Explore Plants

Share

Ask Mr. Smarty Plants

Ask Mr. Smarty Plants is a free service provided by the staff and volunteers at the Lady Bird Johnson Wildflower Center.

Search Smarty Plants
    
 

Can't find the answer in our existing FAQs, submit a question to Mr. Smarty Plants.
Need help with plant identification, visit the plant identification page.

rate this answer
Not Yet Rated

Monday - June 14, 2010

From: New York City, NY
Region: Northeast
Topic: General Botany
Title: Wild Native Hybrids and Cultivars?
Answered by: Joe Marcus

QUESTION:

It is my understanding that hybrids can occur with or without human intervention whereas cultivars always involve human intervention. Strictly speaking does this mean native wildflowers can never be cultivars but may be hybrids if human intervention does not occur?

ANSWER:

Hybrids are the offspring of crosses between two different species in the same genus or, rarely, two species in different genera.  Most hybrids are sterile and unable to sexually reproduce, though many spread very successfully through vegetative means, e.g., rhizomes, stolon, bulbs, etc.  Though many hybrids are produced by intentional means by man, naturally hybrids arising in the wild are also common.  Some hybrids, both natural and man-bred, are capable of sexual reproduction

Cultivars may be hybrids of natural or man-made origin or they may simply be naturally-occurring species that has been singled out for horticultural reasons.  A cultivar is nothing more than a plant that has been selected and propagated for some desirable characteristic (prettier flowers, more compact growth habit, tastier fruit, higher fruit yield, etc.) and given a cultivar name.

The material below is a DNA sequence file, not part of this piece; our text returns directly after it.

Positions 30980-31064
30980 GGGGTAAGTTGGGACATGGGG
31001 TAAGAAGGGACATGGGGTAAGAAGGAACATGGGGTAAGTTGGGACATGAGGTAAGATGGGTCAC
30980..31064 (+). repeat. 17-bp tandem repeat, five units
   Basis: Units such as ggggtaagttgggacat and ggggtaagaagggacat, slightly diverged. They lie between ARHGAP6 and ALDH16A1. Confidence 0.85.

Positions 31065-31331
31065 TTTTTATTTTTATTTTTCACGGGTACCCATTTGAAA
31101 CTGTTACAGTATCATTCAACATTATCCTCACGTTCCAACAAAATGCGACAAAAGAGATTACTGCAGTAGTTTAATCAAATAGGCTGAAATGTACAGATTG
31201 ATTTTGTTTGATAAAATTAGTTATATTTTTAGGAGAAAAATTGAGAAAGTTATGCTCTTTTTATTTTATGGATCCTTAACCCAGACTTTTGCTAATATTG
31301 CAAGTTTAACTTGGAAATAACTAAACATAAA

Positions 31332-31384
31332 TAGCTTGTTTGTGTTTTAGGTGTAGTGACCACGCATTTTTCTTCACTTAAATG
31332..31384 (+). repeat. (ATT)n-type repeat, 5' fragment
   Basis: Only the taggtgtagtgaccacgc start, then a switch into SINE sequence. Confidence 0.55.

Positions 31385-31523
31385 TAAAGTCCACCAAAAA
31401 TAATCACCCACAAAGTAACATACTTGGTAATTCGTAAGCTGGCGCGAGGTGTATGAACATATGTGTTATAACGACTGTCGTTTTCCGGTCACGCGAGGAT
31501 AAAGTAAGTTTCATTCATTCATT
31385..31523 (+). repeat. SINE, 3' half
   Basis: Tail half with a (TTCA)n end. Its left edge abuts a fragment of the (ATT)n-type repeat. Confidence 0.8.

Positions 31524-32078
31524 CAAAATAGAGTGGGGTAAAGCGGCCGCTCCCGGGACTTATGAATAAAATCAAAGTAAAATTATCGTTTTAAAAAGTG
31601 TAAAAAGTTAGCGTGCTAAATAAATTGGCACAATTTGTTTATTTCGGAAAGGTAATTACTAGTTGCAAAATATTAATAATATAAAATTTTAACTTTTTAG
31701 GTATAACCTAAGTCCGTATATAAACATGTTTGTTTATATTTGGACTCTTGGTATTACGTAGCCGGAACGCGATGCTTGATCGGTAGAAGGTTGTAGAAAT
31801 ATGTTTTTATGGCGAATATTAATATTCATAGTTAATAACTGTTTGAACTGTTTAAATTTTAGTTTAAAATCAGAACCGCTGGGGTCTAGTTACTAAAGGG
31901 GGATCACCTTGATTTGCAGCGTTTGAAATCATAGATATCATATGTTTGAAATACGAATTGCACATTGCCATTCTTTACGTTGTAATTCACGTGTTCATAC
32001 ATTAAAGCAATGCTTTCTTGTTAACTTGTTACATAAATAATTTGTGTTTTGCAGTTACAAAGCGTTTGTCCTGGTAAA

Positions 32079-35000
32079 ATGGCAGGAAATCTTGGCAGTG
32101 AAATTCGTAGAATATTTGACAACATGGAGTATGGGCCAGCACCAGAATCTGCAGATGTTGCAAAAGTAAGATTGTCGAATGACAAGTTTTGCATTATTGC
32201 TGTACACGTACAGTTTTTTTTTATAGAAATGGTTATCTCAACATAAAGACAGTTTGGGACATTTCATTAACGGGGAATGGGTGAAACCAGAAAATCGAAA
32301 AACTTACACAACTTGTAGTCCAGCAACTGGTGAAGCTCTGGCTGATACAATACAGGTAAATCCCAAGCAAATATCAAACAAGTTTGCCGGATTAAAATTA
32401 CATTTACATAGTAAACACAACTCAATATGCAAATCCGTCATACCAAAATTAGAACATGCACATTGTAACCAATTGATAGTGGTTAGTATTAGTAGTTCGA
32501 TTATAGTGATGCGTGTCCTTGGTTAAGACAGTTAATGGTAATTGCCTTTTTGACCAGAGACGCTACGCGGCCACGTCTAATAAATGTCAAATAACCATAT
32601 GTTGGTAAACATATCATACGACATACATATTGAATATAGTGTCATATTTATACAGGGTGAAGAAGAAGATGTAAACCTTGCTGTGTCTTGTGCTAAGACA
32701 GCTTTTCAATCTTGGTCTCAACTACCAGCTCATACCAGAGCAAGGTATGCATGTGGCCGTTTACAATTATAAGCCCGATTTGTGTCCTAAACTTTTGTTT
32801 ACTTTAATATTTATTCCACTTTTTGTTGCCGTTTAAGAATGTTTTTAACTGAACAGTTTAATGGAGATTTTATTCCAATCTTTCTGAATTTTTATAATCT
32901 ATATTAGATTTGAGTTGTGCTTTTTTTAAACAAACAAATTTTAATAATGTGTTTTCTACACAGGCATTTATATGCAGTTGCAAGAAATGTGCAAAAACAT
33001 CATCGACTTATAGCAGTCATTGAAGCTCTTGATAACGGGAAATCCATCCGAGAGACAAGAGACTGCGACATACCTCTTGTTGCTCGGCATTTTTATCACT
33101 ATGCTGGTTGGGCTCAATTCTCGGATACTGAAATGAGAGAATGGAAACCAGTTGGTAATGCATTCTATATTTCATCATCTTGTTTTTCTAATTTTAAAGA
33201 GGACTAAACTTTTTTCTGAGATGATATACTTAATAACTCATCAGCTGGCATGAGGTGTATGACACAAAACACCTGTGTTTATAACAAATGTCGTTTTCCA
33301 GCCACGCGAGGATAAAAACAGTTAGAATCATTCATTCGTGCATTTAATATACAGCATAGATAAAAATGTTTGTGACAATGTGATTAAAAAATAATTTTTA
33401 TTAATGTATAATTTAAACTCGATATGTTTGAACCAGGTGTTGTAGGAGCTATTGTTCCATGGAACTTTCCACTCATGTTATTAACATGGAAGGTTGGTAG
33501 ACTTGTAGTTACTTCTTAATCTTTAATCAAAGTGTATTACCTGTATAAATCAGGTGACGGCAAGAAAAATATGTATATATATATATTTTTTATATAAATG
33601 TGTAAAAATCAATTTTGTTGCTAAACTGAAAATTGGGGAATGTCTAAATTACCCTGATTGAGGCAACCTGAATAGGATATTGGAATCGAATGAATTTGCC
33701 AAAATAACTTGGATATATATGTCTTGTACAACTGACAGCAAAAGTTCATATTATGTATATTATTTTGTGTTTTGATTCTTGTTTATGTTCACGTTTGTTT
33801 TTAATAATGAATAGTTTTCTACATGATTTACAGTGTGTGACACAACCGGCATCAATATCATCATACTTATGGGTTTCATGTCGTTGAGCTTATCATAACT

The term, cultivar, is a portmanteau of cultivated variety.  The term was coined early in the 20th century to differentiate between cultivated varieties of garden plants and botanical varieties which are always of wild origin. 

So a native wildflower that has been selected for some desirable horticultural characteristic and given an official cultivar name is indeed an example of how a wild plant can become a cultivar with no more intervention than cultivation and naming.

 

More General Botany Questions

What are the native plants in Kerrville, Texas?
May 22, 2013 - What are the native plants in Kerrville, Texas?
view the full question and answer

Least common flower color
June 14, 2008 - What is the least common flower color in the world?
view the full question and answer

Determining male/female wax myrtles
March 06, 2009 - We are planning to use Wax Myrtle as a screen plant, and want to be sure that we are successful in having berries for the birds. We have read that berries are only on the female plants. When we aske...
view the full question and answer

White and red Turk's cap and possible crossing
September 18, 2013 - I have had some white Turk's cap for several years. This year, some red Turk's cap has appeared among it. I have the red in another location. Will the red become dominant if I leave it among the whi...
view the full question and answer

Smarty Plants on aceae
March 21, 2005 - How is the family suffix "-aceae", as in Asteraceae, pronounced? I find disagreeing claims in my searches- "ay-see-ee" and "ay-see-ay" seem to be the most common, but I've also seen just "ay-...
view the full question and answer

Smarty Plants's Facebook profile Support the Wildflower Center by Donating Online or Becoming a Member today.

Mr. Smarty Plants wants you to be his Facebook friend. Click the Facebook icon to add yourself to Mr. Smarty Plants list of friends.